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Learning Foreign Language at Work

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At Work Best Place to Learn Foreign Language

I was fortunate this summer to have worked on a farm with El Salvadoreno — who is, yes, from El Salvador. No context had ever taught me a foreign language quicker and more efficiently than while working.

When you are on the job and receiving your instructions in a foreign language you MUST understand it — somehow. It is a matter of learning by compulsion.You have no choice. You can not just nod your head and say, “Si, si, si,” when a coworker makes a request of you. No, you have to figure out what they are saying, somehow.

Inertia — taking the easy way out of a challenging conversation —  is the arch enemy of one who is trying to learn a foreign language.

Learning a foreign language while working is 100% through direct association — through real circumstance — there is no messing around, no imaging future scenarios:

You are IN your learning.

So the visuals that are connected to unfamiliar words and phrases are seamed together perfectly flush.

In my experience, it is far easier to learn a language through visual association than by studying words on a page, it is more effective to learn a foreign language as sounds for things rather than sound substitutions for a previously understood words.

Ecuador - where I first began learning Spanish

Ecuador - where I first began learning Spanish

When El Salvadoreno tells me to go and cut the mesclun I do not think, “mescla” is the Spanish word for “lettuce” but I think of the field of lettuce and the knife I use to cut it. In this way, the sounds take on meaning in and of themselves, without the crutch of a mental translation.

To study language through books is a system of abstraction: you read a sentence and then try to imagine it in real life, or you read a Spanish word and then try to substitute it with Spanish. To learn a language in real life — through direct association between phrases and scenes — is to cut out the middle man. There is no translation necessary: the Spanish word just becomes a new sound that represents a thing, just as in your mother tongue.

This is fun.

There is no imagination necessary when El Salvadoreno yells at me to go and get the hose. In an instant, I learn the word for “hose” and “bring to me” and it somehow lodges itself permanently in my head, especially as context decrees the verbal directive anyway. Hmm, I suppose “maguera” means hose. Good to know.

If I were to read in a Spanish book a similar scenario of how a character was told to go and fetch a hose, I would be hard pressed to take these constructions and apply them in real life. I could remember all of the words easily enough but to bridge the dichotomy between book learned language knowledge and the normal speaking/ listening environment is difficult.

It has always been awkward for me to try to move information from the book learning parts of my brain to the language usage areas. It is my impression that the synapse trail between these two zones is long and full of weeds — or so it seems.

There is the paper world and then there is the real world. One can come to represent the other, but there will always be a divide between the two. Reading a Spanish lesson in a book and imagining a similar circumstance happening in real life is a sluggish way to learn a language.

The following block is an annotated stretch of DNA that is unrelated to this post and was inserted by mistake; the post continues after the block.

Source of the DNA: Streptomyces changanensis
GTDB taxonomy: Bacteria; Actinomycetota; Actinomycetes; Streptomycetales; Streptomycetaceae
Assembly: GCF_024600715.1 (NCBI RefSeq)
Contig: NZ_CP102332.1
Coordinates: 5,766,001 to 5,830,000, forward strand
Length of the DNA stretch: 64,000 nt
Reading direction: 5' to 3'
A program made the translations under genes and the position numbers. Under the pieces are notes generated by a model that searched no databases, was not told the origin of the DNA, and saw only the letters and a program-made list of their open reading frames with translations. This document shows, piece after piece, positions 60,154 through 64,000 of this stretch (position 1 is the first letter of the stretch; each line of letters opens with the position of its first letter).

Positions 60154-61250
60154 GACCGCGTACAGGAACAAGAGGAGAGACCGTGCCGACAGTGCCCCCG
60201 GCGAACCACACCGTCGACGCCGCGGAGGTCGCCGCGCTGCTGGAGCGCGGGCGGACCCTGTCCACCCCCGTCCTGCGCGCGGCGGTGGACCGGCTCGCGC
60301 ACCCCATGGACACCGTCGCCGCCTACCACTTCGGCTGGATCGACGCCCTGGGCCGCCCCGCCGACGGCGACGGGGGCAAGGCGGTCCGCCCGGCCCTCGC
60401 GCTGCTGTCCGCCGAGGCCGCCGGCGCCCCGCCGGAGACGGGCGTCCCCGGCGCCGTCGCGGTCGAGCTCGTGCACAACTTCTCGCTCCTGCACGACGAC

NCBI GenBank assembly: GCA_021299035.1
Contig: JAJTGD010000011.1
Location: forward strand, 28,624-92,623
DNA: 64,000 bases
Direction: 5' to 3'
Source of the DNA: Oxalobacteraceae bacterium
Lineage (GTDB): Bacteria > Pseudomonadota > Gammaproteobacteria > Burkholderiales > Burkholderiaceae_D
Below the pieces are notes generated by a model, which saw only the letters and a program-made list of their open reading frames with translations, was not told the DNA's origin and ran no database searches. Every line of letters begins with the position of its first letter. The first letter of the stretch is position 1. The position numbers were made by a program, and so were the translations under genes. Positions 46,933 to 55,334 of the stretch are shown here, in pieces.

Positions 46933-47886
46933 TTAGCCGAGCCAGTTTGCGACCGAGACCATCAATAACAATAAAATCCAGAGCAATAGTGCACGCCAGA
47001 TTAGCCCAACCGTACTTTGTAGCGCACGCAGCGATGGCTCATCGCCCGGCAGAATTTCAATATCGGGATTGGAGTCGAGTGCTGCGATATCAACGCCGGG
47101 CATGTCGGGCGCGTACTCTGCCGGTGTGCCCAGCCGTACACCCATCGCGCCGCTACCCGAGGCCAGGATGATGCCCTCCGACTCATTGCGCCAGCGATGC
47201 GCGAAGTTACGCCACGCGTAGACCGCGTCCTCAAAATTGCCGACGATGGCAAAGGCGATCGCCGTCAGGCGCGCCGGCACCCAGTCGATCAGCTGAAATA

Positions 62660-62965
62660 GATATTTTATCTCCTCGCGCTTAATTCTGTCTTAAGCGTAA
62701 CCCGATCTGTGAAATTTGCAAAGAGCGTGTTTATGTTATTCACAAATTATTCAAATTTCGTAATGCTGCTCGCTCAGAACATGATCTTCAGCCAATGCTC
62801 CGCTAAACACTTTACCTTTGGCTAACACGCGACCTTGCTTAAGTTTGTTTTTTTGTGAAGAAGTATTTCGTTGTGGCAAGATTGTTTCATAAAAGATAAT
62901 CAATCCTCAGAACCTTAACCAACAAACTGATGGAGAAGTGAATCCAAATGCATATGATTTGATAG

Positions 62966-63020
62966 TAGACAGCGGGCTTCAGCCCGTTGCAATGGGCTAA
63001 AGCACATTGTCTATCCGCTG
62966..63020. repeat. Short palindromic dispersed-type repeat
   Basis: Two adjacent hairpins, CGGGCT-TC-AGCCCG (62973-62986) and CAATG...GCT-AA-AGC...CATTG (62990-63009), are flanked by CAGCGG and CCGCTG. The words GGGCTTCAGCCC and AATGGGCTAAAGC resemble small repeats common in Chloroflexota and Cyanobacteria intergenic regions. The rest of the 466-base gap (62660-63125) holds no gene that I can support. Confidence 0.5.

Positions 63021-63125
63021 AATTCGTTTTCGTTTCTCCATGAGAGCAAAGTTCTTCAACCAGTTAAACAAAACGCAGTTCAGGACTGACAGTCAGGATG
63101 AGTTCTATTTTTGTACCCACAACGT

Though I still use books to back up parts of Spanish that I learn through experience or have questions about. Yes, I consult the textbooks when I am stumped or befuddled in conversation — I find doing this to be good reinforcement — but I can no longer rely on textbooks to help me excavate the ruins of Spanish: the results are simply too dead for the living world of the language.

It is my impression that the logical ways of learning can only go so far in facilitating language acquisition. I am becoming ever more convinced that the human propensity for language is buried far deeper than the navigational seas of the mind.

Languages are learned down deep in the mind, perhaps even as deep as the the dark pit of experience and emotional bookmarks. To learn a language, you need to stuff it down deep by living it, making errors, and just finding out what happens — by speaking, listening, asking questions over and over and over again . . . and never nodding your head blankly when you do not understand.

Modern languages are for using, and using language means dancing with it. Soon enough, you will find that your feet begin finding the beat on their own accord.

My ability to use Spanish has increased dramatically in two months, only because I had to use it everyday as I worked, only because I had no other option but to dance to its beat. The first thing that I am going to do upon arrival in Central America this autumn is find a place to work. Because work is perhaps the best place to learn a foreign language.

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Studying Foreign Language
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Filed under: Language, Work

About the Author:

Wade Shepard is the founder and editor of Vagabond Journey. He has been traveling the world since 1999, through 76 countries. He is the author of the book, Ghost Cities of China, and contributes to Forbes, The Diplomat, the South China Morning Post, and other publications. has written 3053 posts on Vagabond Journey. Contact the author.

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